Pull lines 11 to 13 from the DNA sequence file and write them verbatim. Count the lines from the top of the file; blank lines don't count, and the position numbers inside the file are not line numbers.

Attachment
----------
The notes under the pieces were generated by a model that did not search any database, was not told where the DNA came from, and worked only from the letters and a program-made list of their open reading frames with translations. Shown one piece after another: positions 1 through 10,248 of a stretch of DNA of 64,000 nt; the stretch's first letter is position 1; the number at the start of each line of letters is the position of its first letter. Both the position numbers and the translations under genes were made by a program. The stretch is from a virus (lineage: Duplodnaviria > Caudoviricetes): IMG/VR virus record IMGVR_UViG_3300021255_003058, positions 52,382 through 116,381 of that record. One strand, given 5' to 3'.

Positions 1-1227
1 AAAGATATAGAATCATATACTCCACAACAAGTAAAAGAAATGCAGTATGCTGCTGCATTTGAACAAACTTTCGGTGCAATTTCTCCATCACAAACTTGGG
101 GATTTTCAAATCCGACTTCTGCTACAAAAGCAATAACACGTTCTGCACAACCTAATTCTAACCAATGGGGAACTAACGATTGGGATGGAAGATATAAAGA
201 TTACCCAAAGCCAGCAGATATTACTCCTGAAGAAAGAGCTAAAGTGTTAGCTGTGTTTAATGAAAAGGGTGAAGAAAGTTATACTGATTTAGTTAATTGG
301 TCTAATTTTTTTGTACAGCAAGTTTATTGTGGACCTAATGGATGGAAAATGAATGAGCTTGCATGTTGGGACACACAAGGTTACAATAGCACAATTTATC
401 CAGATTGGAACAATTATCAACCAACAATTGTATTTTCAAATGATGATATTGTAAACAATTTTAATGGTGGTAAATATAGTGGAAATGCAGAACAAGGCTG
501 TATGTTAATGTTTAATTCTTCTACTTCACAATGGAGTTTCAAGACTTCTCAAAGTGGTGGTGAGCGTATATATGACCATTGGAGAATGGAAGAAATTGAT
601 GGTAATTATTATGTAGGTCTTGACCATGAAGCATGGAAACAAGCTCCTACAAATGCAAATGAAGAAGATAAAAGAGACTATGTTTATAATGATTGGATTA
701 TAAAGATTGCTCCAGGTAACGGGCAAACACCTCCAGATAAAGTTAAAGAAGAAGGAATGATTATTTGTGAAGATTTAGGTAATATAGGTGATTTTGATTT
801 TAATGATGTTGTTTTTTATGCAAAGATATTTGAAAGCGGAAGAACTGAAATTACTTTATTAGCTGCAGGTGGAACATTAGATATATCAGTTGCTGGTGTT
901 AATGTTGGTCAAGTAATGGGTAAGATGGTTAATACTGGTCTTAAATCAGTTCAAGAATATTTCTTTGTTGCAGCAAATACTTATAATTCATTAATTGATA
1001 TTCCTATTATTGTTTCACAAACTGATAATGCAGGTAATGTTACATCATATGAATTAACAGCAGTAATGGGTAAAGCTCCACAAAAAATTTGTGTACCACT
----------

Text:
801 TAATGATGTTGTTTTTTATGCAAAGATATTTGAAAGCGGAAGAACTGAAATTACTTTATTAGCTGCAGGTGGAACATTAGATATATCAGTTGCTGGTGTT
901 AATGTTGGTCAAGTAATGGGTAAGATGGTTAATACTGGTCTTAAATCAGTTCAAGAATATTTCTTTGTTGCAGCAAATACTTATAATTCATTAATTGATA
1001 TTCCTATTATTGTTTCACAAACTGATAATGCAGGTAATGTTACATCATATGAATTAACAGCAGTAATGGGTAAAGCTCCACAAAAAATTTGTGTACCACT